ARCHIVED - Report of Regional Workshops on Modernizing Canada's Framework for Health Claims on Food

September 08, 2009

Table of Contents

Part 1: Setting The Context

A.  Introduction

Six regional workshops were held across Canada in January and February 2008 as part of the Consultation on a Modernized Framework for Managing Health Claims for Foods in Canada.  The sessions were held in Toronto, St. Hyacinthe, Halifax, Winnipeg, Edmonton and Vancouver.

The participants at the sessions represented a broad range of stakeholders, including consumers, health professionals, health/disease organizations, academia, industry, and government.  Overall, 286 stakeholders participated in the workshops.  Participant organizations are listed in Appendix 1. A summary of the Voluntary Statements of Information is provided in Appendix 2.

This report is intended as a snapshot of the input received at each of the six workshops. A final report, incorporating all regional and written input, will provide an analytical overview of all input received during the consultation.

B. Background

The regulation of health claims on foods in Canada has been an evolving process. The most recent development is the permission of disease risk reduction claims on foods, which was put in place in December 2002 as one component of nutrition labelling and claims regulations. A number of pressures and influences have recently prompted Health Canada to initiate a review of the current system. A burgeoning market for health-enhancing or functional foods has been fuelled by increased media coverage and consumer awareness of a growing body of scientific evidence linking diet to health and disease. Consumers are also increasingly interested in taking greater personal responsibility and widening their choice of approaches to optimize their health. Responding to this demand, food manufacturers would like to use health claims more and more to communicate benefits for an expanding number of food products, including innovative products that are not always readily accommodated by the current system. At the same time, consumers and public health interest groups have voiced confusion and concern about the meaning and integrity of the growing array of health-related messages on foods.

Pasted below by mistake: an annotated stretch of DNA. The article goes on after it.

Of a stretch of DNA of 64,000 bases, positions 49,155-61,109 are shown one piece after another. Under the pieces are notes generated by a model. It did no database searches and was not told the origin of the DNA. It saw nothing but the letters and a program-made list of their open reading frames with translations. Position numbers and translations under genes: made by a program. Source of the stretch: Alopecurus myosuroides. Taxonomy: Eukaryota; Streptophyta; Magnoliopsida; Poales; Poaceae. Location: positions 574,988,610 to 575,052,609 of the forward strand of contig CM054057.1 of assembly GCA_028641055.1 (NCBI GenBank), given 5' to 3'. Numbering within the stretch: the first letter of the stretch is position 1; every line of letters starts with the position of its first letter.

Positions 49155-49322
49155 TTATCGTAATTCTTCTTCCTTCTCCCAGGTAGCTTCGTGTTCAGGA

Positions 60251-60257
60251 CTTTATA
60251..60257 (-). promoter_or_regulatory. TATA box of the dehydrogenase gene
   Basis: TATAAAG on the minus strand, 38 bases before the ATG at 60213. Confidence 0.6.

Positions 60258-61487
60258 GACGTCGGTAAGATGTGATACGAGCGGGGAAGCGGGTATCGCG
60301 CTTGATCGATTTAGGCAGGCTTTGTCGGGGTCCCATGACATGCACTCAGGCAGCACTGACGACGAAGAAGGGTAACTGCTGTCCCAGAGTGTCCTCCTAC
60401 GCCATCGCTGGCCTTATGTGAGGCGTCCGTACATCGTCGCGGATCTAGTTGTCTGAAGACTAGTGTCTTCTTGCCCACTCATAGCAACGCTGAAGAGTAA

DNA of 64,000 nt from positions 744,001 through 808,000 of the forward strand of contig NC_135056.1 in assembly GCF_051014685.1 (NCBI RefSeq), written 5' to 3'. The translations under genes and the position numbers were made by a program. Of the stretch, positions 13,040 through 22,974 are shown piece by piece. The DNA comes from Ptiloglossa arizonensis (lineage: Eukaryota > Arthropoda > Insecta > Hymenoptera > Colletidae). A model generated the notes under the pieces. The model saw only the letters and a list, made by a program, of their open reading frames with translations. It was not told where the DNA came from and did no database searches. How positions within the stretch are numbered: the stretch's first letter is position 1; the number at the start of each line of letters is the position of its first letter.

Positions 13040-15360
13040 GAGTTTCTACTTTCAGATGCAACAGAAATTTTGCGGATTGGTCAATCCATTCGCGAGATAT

The need for increased government efficiency and flexibility in the approval of health claims has been identified by some stakeholders as a key component to enable the development of value-added products in a competitive marketplace. At the same time, consumers and public health interest groups expect government to retain the high standards and oversight that have helped ensure the credibility and integrity of the claims along with safety of the products.

Recognizing these challenges, Health Canada is reviewing the current framework for the management of health claims for foods. The intent is to build on the current strong foundations of the 1998 Policy Paper on Nutraceuticals/Functional Foods and Health Claims on Foods to develop a modern framework for health claims on foods. The objective is an effective framework that will:

  • support informed consumer choice by allowing foods with health benefits to be marketed with substantiated claims;
  • continue to protect consumers from misleading and unsubstantiated health claims on foods; and
  • support conditions for a fair and competitive market environment that will allow for more consumer choice of food products.

This review is an outcome of the Blueprint for Renewal, a major Health Canada initiative aimed at modernizing the oversight for health products and food. More information on this overarching initiative can be found on the Health Canada website.

C. Consultation Process and Objectives

A discussion document (Managing Health Claims for Foods in Canada: Towards a Modernized Framework), including a series of questions, was posted on the Health Canada website in November 2007, with input accepted until the end of March 2008. In addition to accepting written feedback on this discussion document, Health Canada held a series of regional stakeholder consultation workshops during January and February 2008, in: